Somewhere in the load of not-necessarily transcribed, good luck finding it on the website pile of campaign coverage segments from msnbc’s relentless branding campaign is a bit with a few seasoned, liberal-leaning hands chuckling about the fact of major Republican players showing enough wisdom to stay clear of the Trump presidential bid. There is some merit to the point: Corey Lewandowski, a Koch lobbyist is no longer with the campaign; RNC consultant and Scott Walker’s primary campaign manager Rick Wiley has come and gone; consultant to notorious international figures Paul Manafort has come and gone; and former Dole staffer turned lobbyist Jim Murphy has stepped back from his role as national political director with less than three weeks remaining in the election contest. Donald Trump’s campaign is currently run by an alt-right publisher and, well, Kellyanne Conway. None of these were truly first-tier to begin with. But, still, while it’s not quite pitching for delegates in the 2020 race at the 2016 Republican National Convention, neither is it … er … ah … y’know?

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Image notes: Top ― Republican U.S. presidential nominee Donald Trump is greeted by (L-R) his son-in-law Jared Kushner, daughter Ivanka, and son Eric after the conclusion of the third and final debate with Democratic rival Hillary Clinton at University of Nevada Las Vegas, 19 October 2016. (Photo: Joe Raedle/Reuters/Pool) Right ― Kellyanne Conway speaks at the 2016 Conservative Political Action Conference (CPAC) in National Harbor, Maryland, 4 March 2016. (Photo by Gage Skidmore)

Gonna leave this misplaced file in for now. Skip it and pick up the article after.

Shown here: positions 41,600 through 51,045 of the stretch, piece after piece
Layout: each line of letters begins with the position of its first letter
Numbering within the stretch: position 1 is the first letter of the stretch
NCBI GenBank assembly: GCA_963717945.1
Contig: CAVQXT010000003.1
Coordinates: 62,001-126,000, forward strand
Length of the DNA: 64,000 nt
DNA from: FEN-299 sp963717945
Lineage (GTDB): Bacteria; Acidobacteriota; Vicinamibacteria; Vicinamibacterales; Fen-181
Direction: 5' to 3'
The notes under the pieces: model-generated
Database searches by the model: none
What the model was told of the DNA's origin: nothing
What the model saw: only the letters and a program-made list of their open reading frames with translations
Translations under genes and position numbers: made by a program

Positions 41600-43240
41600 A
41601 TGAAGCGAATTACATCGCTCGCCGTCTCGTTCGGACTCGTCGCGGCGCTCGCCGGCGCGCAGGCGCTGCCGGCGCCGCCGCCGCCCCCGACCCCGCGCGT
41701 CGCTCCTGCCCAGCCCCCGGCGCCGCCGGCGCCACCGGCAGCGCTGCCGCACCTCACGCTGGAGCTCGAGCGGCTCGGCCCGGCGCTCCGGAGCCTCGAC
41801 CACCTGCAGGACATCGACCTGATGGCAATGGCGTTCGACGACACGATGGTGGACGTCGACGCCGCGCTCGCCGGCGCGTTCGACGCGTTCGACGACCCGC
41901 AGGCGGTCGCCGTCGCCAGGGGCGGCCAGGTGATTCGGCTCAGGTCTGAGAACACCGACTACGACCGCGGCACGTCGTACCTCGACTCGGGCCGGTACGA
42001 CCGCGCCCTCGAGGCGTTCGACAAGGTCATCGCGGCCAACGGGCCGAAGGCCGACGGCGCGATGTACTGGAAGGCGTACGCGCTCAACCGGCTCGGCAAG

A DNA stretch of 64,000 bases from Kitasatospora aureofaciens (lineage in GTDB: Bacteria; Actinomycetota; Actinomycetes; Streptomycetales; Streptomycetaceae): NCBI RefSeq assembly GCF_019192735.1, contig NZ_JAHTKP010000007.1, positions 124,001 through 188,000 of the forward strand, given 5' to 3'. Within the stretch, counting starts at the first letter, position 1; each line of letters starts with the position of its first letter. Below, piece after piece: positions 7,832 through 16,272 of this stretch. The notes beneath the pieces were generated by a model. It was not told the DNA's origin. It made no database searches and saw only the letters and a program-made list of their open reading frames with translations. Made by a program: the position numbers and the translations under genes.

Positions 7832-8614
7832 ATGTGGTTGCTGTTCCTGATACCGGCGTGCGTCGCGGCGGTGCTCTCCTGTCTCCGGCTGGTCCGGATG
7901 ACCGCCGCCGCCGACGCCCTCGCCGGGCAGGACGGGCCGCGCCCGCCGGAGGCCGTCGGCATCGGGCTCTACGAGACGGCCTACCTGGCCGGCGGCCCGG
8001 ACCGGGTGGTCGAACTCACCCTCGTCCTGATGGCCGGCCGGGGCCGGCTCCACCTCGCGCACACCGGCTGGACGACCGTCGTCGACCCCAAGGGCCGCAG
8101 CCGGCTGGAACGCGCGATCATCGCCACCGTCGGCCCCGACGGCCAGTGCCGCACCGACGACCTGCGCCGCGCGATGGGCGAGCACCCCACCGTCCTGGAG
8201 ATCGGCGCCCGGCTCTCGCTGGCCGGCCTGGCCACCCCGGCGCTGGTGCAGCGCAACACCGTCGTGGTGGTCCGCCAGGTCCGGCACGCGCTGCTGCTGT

Conway, Kelly. “— >”. Twitter. 19 October 2016.

Costa, Robert. “Bad hombres”. Twitter. 19 October 2016.

Tesfaye, Sophia. “Trump campaign manager Kellyanne Conway is already auditioning for her next gig”. Salon. 19 October 2016.

The Reluctant President (Weather Balloon)

Wisconsin Rep. Paul Ryan (R-01) addresses the Conservative Political Action Conference in National Harbor, Maryland, 6 March 2014.  (Photo by Gage Skidmore)

We might plead that it is almost impossible to stay in front of the tale of the RNC preparing for a brokered convention. Still, though, last week’s Washington Post report and the growing hardline backlash that has fading right-wing star Dr. Ben Carson declaring he would quit the GOP if the Committee organized a floor fight have brought us one of those basic moments, an optic for which the metric is obvious: Speaker of the House Paul Ryan warding off speculation that he will be nominated to run for president.

With GOP presidential hopefuls set to square off in Las Vegas, Speaker Paul Ryan on Tuesday quashed speculation from House colleagues and the media that he could be drafted as the party’s nominee in the event of a deadlocked convention next summer.

“That is ridiculous talk. That’s is just dumb speculation,” the Wisconsin Republican said at a Politico breakfast. “I’m doing this job.

“You guys should just stop all that speculation.”

Several House Republicans told The Hill last week they see a scenario in which Ryan, the GOP’s vice presidential nominee in 2012, could end up winning the nomination if no candidate wraps up a majority of delegates by the time the convention rolls around next July.

(Wong)

This is one of those occasions when you can see the script coming, but shake it off because, you know, come on, just how cynical can we be, right?

Thus, when the Reluctant Speaker who would become the Reluctant Nominee and thus the Reluctant President finds himself pointing out that the question is based on straw fantasies grasped by desperate Party hands, it is not so much that we ought to believe him, but also the fact that the basic proposition itself is so extraordinary even in terms of an extraordinary cycle. Extra-extraordinary. Extraordinary squared.

Something about Carcharodon goes here.

This is your Republican Party.

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Image note: Congressman Paul Ryan (R) of Wisconsin addresses the Conservative Political Action Conference in National Harbor, Maryland, 6 March 2014. Detail of photo by Gage Skidmore.